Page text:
Keely Hodgkinson’s assured performance in becoming European indoor 800m champion just four days after her 19th birthday made her the youngest British winner at the championships for more than half a century.
Only Marilyn Neufville, who was 17 when she won the 400m at the 1970 European Athletics Indoor Championships in Vienna in a world best of 53.01, has been a younger British gold medallist.
But in crossing the line in 2:03.88, a last lap of 28.23 taking her comfortably clear of the very experienced Polish duo of Joanna Jozwik and Angelika Cichocka, Hodgkinson also emulated one of the achievements of her mentor, Jenny Meadows.
Meadows, whose husband Trevor Painter coaches Hodgkinson, was European indoor 800m champion exactly ten years earlier in Paris, although unlike her young charge she was robbed of the full glory of that moment. She finished second on the day in 2:00.50 behind Russia’s Yevgeniya Zinurova, who clocked 2:00.10.
A year-and-four-months later, silver turned golden for the Wigan-born athlete as Zinurova’s performance, and that of the Russian who finished behind Meadows, Yuliya Rusanova, was discounted due to doping violations.
It was a richly deserved but sadly delayed moment of triumph for an athlete who had earned world bronze in Berlin two years earlier in her personal best of 1:57.93 and an upgraded European silver medal in Barcelona the year before.
Speaking to the BBC after her race in Berlin, Meadows commented: "It proves you should never say never, you should always believe in yourself. If you work hard and keep the faith, good things will happen.”
That heart and commitment has contributed to the development of Great Britain’s latest middle-distance winner, who earlier this year set a European indoor U20 800m record of 1:59.03.
Hodgkinson's ability to produce the goods in championship racing had been established well before Torun through her gold medal at the 2018 European Athletics U18 Championships in Gyor, Hungary followed in 2019 by bronze at the European Athletics U20 Championships in Boras, Sweden.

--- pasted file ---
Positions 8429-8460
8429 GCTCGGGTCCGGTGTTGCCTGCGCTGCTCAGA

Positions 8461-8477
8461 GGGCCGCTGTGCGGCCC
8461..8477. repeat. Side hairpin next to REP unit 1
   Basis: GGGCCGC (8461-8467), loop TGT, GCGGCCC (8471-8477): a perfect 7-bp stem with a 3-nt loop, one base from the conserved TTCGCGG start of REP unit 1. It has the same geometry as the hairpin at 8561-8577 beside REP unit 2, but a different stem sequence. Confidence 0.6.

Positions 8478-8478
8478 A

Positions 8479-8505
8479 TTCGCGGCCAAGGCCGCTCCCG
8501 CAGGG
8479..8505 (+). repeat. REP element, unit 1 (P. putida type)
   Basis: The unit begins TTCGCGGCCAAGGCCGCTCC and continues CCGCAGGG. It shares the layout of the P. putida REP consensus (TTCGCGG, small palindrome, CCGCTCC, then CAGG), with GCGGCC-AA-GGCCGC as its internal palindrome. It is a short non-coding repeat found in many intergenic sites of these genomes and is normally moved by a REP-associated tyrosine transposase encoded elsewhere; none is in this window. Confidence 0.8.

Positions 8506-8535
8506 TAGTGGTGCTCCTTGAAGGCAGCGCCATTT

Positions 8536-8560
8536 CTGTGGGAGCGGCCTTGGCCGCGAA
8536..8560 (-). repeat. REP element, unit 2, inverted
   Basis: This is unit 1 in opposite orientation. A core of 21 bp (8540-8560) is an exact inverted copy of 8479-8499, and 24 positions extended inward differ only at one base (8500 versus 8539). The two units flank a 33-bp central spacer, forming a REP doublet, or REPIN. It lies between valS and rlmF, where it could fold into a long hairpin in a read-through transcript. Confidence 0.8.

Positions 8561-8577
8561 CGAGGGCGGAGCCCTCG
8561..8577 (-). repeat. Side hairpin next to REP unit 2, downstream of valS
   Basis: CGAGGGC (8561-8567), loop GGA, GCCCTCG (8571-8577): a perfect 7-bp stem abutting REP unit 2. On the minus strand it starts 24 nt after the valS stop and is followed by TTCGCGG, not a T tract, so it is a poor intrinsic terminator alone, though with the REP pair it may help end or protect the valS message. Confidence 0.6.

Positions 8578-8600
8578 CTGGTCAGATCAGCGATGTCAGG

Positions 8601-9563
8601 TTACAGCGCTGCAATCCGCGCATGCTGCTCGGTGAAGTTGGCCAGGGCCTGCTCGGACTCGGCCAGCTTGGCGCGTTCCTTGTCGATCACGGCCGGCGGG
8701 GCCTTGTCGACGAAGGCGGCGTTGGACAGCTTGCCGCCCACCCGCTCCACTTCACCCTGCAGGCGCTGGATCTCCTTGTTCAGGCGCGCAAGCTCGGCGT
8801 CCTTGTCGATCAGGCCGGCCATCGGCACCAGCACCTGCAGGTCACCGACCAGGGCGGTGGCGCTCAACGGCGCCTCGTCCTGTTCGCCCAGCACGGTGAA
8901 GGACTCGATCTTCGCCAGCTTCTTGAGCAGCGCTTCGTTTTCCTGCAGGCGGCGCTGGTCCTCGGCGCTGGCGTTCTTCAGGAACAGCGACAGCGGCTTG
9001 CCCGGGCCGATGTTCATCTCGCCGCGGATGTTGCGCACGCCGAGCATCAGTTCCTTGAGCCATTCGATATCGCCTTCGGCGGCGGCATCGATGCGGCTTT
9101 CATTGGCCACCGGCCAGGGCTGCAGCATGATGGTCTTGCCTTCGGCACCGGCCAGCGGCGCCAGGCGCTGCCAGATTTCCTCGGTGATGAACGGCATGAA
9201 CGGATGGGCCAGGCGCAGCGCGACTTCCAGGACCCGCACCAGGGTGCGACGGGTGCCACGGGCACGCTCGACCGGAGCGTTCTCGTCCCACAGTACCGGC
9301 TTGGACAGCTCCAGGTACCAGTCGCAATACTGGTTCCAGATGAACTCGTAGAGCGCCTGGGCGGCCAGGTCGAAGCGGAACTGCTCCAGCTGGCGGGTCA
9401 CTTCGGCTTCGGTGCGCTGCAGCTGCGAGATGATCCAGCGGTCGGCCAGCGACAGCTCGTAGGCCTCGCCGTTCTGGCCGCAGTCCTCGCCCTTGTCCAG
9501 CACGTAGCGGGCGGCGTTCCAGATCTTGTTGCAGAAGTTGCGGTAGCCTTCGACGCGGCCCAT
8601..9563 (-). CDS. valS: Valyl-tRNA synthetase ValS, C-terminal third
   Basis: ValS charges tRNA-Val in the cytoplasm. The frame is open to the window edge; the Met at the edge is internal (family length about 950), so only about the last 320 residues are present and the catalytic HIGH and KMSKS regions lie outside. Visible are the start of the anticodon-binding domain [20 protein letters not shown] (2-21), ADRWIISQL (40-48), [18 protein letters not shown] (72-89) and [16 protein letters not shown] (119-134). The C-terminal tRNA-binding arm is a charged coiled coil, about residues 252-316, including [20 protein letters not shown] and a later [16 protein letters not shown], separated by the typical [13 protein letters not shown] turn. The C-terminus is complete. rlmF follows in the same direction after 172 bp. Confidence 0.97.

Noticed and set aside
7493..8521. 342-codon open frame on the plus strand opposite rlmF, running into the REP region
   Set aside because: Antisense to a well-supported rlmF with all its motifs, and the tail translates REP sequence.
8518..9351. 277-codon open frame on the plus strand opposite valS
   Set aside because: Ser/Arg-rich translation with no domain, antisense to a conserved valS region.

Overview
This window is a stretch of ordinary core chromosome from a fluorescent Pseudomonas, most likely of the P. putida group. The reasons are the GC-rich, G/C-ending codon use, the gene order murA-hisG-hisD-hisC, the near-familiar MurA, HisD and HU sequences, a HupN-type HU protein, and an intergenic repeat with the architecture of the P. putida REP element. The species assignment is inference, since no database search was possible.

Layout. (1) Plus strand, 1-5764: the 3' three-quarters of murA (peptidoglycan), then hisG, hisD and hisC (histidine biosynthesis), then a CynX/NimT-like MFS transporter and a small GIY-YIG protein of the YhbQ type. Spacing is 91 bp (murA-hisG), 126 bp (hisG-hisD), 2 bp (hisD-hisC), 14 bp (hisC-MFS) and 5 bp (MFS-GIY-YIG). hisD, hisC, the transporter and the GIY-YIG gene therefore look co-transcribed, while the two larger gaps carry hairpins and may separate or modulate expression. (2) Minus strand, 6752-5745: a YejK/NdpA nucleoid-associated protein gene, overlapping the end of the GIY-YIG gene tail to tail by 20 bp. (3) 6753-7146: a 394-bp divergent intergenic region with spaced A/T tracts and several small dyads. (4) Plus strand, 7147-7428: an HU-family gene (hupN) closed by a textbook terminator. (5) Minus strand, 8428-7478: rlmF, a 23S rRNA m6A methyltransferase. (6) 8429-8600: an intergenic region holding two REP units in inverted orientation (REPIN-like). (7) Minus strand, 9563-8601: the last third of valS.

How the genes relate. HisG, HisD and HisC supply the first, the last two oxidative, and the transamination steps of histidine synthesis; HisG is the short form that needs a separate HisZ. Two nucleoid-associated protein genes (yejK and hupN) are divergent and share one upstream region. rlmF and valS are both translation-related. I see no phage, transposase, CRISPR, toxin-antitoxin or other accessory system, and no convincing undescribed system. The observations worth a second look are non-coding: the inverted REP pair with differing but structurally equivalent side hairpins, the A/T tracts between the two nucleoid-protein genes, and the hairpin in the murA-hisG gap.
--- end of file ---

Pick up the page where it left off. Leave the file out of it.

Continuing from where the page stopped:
“I’ve always thought it doesn’t matter how old you are, as long as you’re healthy and doing things right you can be capable of anything,” said Hodgkinson in the wake of her Torun victory. “You’ve just got to believe in yourself and not be intimidated by the older girls.”
In the years to come Painter and Meadows believe Hodgkinson is capable of beating Kelly Holmes’s long-standing British record of 1:56.21. But for the moment this level-headed athlete, born, like her mentor, in Wigan, is focusing on other targets.
“I’m not really looking at those expectations,” said Hodgkinson, who started a criminology with psychology degree at Leeds Beckett University in the autumn. “I’m just going to carry on and try and enjoy it and put myself forward with the senior girls because it’s OK saying: ‘Let’s get to the Olympics.’”
Reaching Tokyo is an utterly realistic target for a young woman who won the British outdoor title last year with a typically tactically astute display. She has a current outdoor best of 2:01.73 although that mark looks hugely likely to be reduced sooner rather than later.
Meadows confirms that the current intention is for Hodgkinson to seek to add a European U20 gold to the bronze she currently has by taking part in this year’s edition in Tallinn, Estonia from 15-18 July – as a possible precursor for her Olympic debut in the Japanese capital.
“We sat down at the end of last season to plan for the 2021 year and it was always the plan to peak in August, whether that be the Olympic Games or the World Junior Championships,” Meadows told European Athletics.
“The European U20 Championships was on the plan as a championship to win and would therefore be a good stepping stone along the way.
“She has golds from the European U18 Championships and now European Indoors so Keely is keen to add the European U20 title too. We will see how the season progresses before we commit to finalising our targets.”
Hodgkinson remarked in Torun how Painter and Meadows were happy for her to take responsibility for her own performances and to become “her own athlete.”
Meadows confirms this approach: “We had total confidence in Keely’s ability to handle the championships both from a physical and mental point of view.
“Despite the pandemic, we had managed to fit in most aspects of training during the winter period through being quite innovative and adaptable. Luckily we have a lot of experience of being adaptable and we make sure we explain things to Keely regarding objectives of sessions and future direction so that she ‘buys in’ to the plan and can be confident knowing the process she is going through.
“We knew therefore that all the training she needed had been completed going into Torun and she had all the tools she needed.”
And these tools, plus some guidance from one of the greatest British 800m runners in history, could take her a very long way in the sport.